From the IIPFCC-GSC Co-chairs: In accordance with the proposed timeline, with a deadline of the 23rd of April, the regions had an opportunity to comment on the selection of Mr. Roberto Múkaro Borrero as co-moderator, and with the assumption that no objection is a signal of support, Mr. Borrero has been confirmed as the Co-moderator for the workshop to be held in exactly one week. Now we should be looking at the design and substance of this workshop, and we look to Roberto to start the process of gathering input from the regions.
Terms of Reference for Co-Moderator
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September 11-12 2017, Indigenous Peoples from all regions met with States, UN bodies (UNFCCC and UNESCO) in Ottawa Canada to continue discussing the implementation of operative paragraph 135 of the United Nations Paris Agreement. OP 135 recognizes the need to strengthen Indigenous Peoples’ “knowledge, practices, innovations and efforts” and also calls for the development of a new Traditional Knowledge Exchange Platform to mitigate Climate Change.
In this and other dialogues, IITC has continued to call upon States to change the policies and practices that undermine Indigenous Peoples ability to practice and protect their traditional knowledge in their homelands. These include industrial agriculture using GMO’s and pesticides, habitat destruction, restrictions on access to traditional lands and water, Treaty violations and continued fossil fuel development, as well as failure to implement Indigenous Peoples’ rights to Free Prior and Informed Consent and Cultural Heritage, among others.
IITC also continued to underscore the need to include Indigenous Traditional Knowledge holders, elders and practitioners in the development and implementation of the new Exchange Platform. For example the participants in the 3rd International Indigenous Peoples Corn Conference, March 7 – 9, 2017, Tecpan, Guatemala, affirmed “that the new Platform for Traditional Knowledge Exchange under the UN Framework Convention on Climate Change (UNFCCC) is developed with the full and equal participation of Indigenous Peoples from all regions and especially our knowledge holders and traditional food producers and in a manner that fully respects our rights, traditional indigenous sciences and the richness of our ancestral knowledge” (from The Declaration of Tecpán).
The development of the Traditional Knowledge Exchange Platform will be a focus for IITC’s and other Indigenous Peoples’ participation in the 23rd Conference of the Parties of the UN Framework Convention on Climate Change which will take place in Bonn Germany from November 6-17, 2017.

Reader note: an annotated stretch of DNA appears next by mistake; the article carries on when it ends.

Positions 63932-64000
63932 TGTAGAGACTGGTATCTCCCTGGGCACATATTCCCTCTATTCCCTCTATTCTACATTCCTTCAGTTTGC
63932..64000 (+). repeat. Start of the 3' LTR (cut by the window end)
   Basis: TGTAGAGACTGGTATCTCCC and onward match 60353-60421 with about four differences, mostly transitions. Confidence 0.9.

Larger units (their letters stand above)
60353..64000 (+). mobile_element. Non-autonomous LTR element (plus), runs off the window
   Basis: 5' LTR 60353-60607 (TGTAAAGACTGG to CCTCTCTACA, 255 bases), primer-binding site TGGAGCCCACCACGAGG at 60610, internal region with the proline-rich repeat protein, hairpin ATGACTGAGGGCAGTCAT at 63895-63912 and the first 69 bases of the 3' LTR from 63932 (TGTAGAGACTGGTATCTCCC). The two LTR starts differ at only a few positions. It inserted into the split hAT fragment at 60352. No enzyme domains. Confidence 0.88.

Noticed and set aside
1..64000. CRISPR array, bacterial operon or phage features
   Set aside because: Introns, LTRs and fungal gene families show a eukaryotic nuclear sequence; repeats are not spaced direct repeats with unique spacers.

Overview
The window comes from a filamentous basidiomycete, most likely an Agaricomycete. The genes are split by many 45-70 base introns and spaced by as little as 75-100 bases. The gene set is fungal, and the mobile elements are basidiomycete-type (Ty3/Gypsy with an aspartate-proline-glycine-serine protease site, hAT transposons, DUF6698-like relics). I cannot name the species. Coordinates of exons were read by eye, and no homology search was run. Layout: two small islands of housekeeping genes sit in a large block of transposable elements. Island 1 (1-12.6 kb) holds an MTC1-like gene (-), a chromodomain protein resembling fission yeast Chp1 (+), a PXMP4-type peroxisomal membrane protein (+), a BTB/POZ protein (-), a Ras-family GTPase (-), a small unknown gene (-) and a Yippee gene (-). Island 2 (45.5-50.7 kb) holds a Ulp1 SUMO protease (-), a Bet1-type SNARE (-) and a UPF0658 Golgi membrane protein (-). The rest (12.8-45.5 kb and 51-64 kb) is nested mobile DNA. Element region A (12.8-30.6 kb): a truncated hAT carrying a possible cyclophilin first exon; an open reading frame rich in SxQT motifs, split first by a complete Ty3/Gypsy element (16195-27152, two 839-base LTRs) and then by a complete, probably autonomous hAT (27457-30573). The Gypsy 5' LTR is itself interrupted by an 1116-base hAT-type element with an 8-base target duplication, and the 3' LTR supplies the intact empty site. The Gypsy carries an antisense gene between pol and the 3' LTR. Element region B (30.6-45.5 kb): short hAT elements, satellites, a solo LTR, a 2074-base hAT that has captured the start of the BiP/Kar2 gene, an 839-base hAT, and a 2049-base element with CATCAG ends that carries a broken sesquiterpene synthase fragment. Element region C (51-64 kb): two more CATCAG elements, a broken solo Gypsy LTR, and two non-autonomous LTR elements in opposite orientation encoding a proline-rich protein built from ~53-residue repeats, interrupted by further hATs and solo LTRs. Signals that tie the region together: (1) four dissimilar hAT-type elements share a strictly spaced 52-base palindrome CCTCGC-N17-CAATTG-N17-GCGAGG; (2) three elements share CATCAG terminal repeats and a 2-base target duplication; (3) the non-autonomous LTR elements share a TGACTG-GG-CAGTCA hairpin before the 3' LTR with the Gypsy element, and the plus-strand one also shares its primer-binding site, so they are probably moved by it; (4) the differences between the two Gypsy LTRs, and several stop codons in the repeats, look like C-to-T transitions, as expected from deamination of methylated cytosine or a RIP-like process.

By India Logan-Riley, Aotearoa, Pacific Indigenous Peoples Delegation
The first Conference of the Parties since the creation and entering into force of the Paris Agreement has come to a close. Although there are many aspects of the negotiations that concern the International Indigenous Peoples Forum on Climate Change, this particular CoP has seen large step forward for our engagement with the UNFCCC process.
Systemi n olonia arrier ull, ffectiv n eaningfu articipatio it h NFCCC
structur n ecisio akin rocesse ontinue halleng ha ndigenous Peoples meet. ecisio , ar 3 a mportan ste orwar ncludin ndigenou eople h NFCC tructur n ecisio akin rocesses. Th IPFCC wer nthusiasti bou h reation, tructur n mplementatio hi latform.
As of the closing plenary, the Local Communities and Indigenous Peoples platform was made official. The CoP President announced the following decision regarding the platform:
• To adopt an incremental approach to developing the local communities and indigenous peoples platform, referred to in decision 1/CP.21 paragraph 135, with a view to ensuring its effective operationalization;
• To request the Chair of the SBSTA to initiate the process to develop the local communities and indigenous peoples platform, which will include convening an open multi-stakeholder dialogue at SBSTA 46 on the operationalization of the platform to be co-moderated by the Chair of the SBSTA and a representative of indigenous peoples organizations;
• To invite Parties and other stakeholders to submit, by 31 March 2017, their views on the purpose, content and structure of the platform in order to inform the multi-stakeholder dialogue;
• To request the secretariat to prepare a report on the multi-stakeholder dialogue, which should also draw on the submissions;
• To also request the SBSTA to consider the report at SBSTA 47 under a new agenda item "local communities and indigenous peoples platform" and conclude its consideration at SBSTA 47 by forwarding recommendations for operationalization of the platform to COP23.